Volume 3, Issue 2 (Spring 2014 2014)                   JOHE 2014, 3(2): 62-71 | Back to browse issues page



DOI: 10.18869/acadpub.johe.3.2.62
PMCID: 0

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Rahimpoor R, Bahrami A, Assari M, Ghorbani F, Negahban A, Rahimnejad S et al . Biological monitoring of petrochemical industry workers exposed to benzene, toluene, xylenes, methyl ethyl ketone, and phenol in Southern Iran. JOHE. 2014; 3 (2) :62-71
URL: http://johe.rums.ac.ir/article-1-108-en.html

Professor Dept. of Occupational Health, Centre of Health Researches, School of public Health, Hamadan University of Medical Science, Hamadan, Iran. , a167r@yahoo.com
Abstract:   (1174 Views)

Background: Volatile organic compounds (VOCs), including carcinogens and toxic compounds, are produced in petrochemical industries. We undertook this study in order to study workers’ respiratory exposure to different VOC concentrations and compare the results with the urinary levels of its metabolites and study the correlation between them in petrochemical industries.

Materials and Methods: Exposure to benzene, toluene, xylene isomers, phenol, and methyl ethyl ketone (MEK) was evaluated in 104 male subjects using personal sampling pump and charcoal sorbent tube at the breathing zone and analyzed using gas chromatography–mass spectrometry (GC-MS). The urine samples were analyzed using high-performance liquid chromatography (HPLC-UV) and gas chromatography-flame ionization detector (GC-FID).

Results: The mean concentration of urinary trans,trans-muconic acid (t,t-MA), was 1431 µg/g creatinine and hippuric acid, methyl hippuric acid, phenol, and MEK were, 0.394, 0.444, 0.098 g/g creatinine, and 0.15 mg/l. The mean concentration of benzene in the breathing zone was greater than the threshold limit value (TLV) recommended by the American Conference of Governmental Industrial Hygienists (ACGIH).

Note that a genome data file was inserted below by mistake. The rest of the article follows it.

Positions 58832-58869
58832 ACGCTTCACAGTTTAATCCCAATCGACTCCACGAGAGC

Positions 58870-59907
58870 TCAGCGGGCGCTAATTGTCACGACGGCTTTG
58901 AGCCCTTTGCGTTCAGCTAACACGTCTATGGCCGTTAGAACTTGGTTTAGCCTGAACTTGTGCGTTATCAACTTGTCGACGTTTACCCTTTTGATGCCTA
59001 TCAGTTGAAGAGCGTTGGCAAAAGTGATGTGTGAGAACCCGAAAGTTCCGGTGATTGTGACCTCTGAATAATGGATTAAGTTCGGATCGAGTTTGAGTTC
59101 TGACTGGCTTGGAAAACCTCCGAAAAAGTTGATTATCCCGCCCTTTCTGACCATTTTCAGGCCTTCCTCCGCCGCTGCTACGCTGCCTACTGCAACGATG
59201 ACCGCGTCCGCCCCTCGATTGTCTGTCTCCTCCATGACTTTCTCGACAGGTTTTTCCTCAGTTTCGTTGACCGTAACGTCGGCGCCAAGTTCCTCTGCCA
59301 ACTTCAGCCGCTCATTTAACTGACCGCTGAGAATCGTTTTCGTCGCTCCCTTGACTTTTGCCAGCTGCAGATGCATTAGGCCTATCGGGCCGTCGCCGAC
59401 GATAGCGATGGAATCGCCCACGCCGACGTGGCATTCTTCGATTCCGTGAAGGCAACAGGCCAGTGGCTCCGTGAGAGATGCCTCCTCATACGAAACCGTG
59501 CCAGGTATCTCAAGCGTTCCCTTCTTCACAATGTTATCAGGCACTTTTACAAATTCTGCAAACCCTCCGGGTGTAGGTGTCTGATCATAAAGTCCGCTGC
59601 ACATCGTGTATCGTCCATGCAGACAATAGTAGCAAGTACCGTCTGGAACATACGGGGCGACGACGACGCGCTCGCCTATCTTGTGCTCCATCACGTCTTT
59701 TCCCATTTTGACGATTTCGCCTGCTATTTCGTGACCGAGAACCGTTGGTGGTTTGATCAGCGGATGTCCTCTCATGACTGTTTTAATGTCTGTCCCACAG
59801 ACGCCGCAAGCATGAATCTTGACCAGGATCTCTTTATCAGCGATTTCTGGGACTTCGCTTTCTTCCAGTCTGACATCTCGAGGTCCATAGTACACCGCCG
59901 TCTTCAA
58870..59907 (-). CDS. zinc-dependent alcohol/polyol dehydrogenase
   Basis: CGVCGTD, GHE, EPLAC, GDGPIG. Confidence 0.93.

Conclusions: In this study, a more significant relationship was found between benzene in breathing zone and urinary t,t-MA in those exposed to benzene in concentrations higher than 1 ppm (r2 = 0.89) than lower than 1 ppm. Moreover, the same results were observed for other hydrocarbons and their level of urinary biological index. A more significant relationship was observed between phenol in breathing zone and urine through exposure to airborne phenol in concentrations of higher than 0.049 ppm than lower than 0.049 ppm (r2 = 0.75). The relationship between MEK in breathing zone and urinary MEK was more significant in concentrations of higher than 0.1 ppm (r2 = 0.79) than lower than 0.1 ppm.

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Type of Study: original article | Subject: Occupational Health

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